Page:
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  1. We shall f or simplicity assume in the present discussion that the system is non-degenerate.
  2. Since the writing of the present article, Dr. H. A. Kramers has published in Nature (May 10, 1924) a very interesting formula for dispersion, in which the polarization is imagined as coming not from actual orbits, but from "virtual oscillators" such as have been suggested by Slater and advocated by Bohr. Kramers states that his formula merges asymptotically into the classical dispersion. To verify this in the general case, the writer has computed the classical polarization formula for an arbitrary non-degenerate multiply periodic orbit. This formula is the analogue of Eq. (3) of the present paper, and is more complicated than the ordinary Eq. for dispersion by linear oscillators. By pairing together positive and negative terms in the Kramers formula, a differential dispersion may be defined resembling the differential absorption of the present article. It is found that this differential quantum theory dispersion approaches asymptotically the classical dispersion by the general multiply periodic orbit, the behavior being very similar to that in the correspondence principle for absorption. This must be regarded as an important argument for the Kramers formula.

Kramers, H. A.

Since the writing of the present article, Dr. H. A. Kramers has published in Nature (May 10, 1924) a very interesting formula for dispersion, in which the polarization is imagined as coming not from actual orbits, but from "virtual oscillators" such as have been suggested by Slater and advocated by Bohr. Kramers states that his formula merges asymptotically into the classical dispersion. To verify this in the general case, the writer has computed the classical polarization formula for an arbitrary non-degenerate multiply periodic orbit. This formula is the analogue of Eq. (3) of the present paper, and is more complicated than the ordinary Eq. for dispersion by linear oscillators. By pairing together positive and negative terms in the Kramers formula, a differential dispersion may be defined resembling the differential absorption of the present article. It is found that this differential quantum theory dispersion approaches asymptotically the classical dispersion by the general multiply periodic orbit, the behavior being very similar to that in the correspondence principle for absorption. This must be regarded as an important argument for the Kramers formula.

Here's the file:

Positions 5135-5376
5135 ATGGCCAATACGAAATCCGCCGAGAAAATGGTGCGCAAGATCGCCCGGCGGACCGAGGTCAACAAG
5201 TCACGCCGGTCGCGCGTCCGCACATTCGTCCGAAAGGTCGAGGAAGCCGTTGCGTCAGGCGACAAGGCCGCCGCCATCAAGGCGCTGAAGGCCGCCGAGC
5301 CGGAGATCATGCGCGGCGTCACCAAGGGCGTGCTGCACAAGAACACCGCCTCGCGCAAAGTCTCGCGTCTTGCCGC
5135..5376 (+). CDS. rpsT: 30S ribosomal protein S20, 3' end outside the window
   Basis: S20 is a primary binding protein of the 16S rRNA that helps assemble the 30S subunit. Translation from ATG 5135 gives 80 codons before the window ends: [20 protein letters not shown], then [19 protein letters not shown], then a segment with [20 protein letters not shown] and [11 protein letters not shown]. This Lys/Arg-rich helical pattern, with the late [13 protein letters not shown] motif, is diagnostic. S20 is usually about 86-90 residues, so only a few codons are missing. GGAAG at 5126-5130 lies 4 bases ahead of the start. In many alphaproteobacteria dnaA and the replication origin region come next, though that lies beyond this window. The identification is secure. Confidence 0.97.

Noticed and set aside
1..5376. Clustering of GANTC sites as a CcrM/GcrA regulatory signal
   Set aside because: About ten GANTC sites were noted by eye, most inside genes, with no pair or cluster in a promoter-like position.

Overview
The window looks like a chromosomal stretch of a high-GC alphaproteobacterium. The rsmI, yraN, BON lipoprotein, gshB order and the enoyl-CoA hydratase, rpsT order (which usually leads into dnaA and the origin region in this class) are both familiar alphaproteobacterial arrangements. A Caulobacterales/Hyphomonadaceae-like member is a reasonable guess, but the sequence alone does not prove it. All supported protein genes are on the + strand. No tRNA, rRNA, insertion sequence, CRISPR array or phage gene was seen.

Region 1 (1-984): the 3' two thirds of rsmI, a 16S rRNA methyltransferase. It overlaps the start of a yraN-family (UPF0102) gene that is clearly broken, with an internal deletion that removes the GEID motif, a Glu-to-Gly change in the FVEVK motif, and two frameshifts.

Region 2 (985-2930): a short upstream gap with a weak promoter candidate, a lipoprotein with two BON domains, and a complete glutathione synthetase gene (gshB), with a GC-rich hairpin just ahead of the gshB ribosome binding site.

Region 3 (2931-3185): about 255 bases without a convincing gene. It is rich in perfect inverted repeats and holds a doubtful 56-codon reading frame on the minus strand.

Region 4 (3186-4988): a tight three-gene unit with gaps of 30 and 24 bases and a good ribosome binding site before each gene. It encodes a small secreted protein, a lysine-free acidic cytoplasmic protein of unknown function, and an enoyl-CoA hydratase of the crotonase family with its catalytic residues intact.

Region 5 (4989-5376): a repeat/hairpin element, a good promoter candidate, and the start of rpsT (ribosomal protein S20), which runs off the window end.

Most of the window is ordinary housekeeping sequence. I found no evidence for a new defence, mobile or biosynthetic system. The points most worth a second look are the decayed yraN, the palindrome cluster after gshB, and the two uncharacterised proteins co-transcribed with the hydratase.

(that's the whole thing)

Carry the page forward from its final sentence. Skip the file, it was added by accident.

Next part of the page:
Other (2)

We shall f or simplicity assume in the present discussion that the system is non-degenerate.

Since the writing of the present article, Dr. H. A. Kramers has published in Nature (May 10, 1924) a very interesting formula for dispersion, in which the polarization is imagined as coming not from actual orbits, but from "virtual oscillators" such as have been suggested by Slater and advocated by Bohr. Kramers states that his formula merges asymptotically into the classical dispersion. To verify this in the general case, the writer has computed the classical polarization formula for an arbitrary non-degenerate multiply periodic orbit. This formula is the analogue of Eq. (3) of the present paper, and is more complicated than the ordinary Eq. for dispersion by linear oscillators. By pairing together positive and negative terms in the Kramers formula, a differential dispersion may be defined resembling the differential absorption of the present article. It is found that this differential quantum theory dispersion approaches asymptotically the classical dispersion by the general multiply periodic orbit, the behavior being very similar to that in the correspondence principle for absorption. This must be regarded as an important argument for the Kramers formula.

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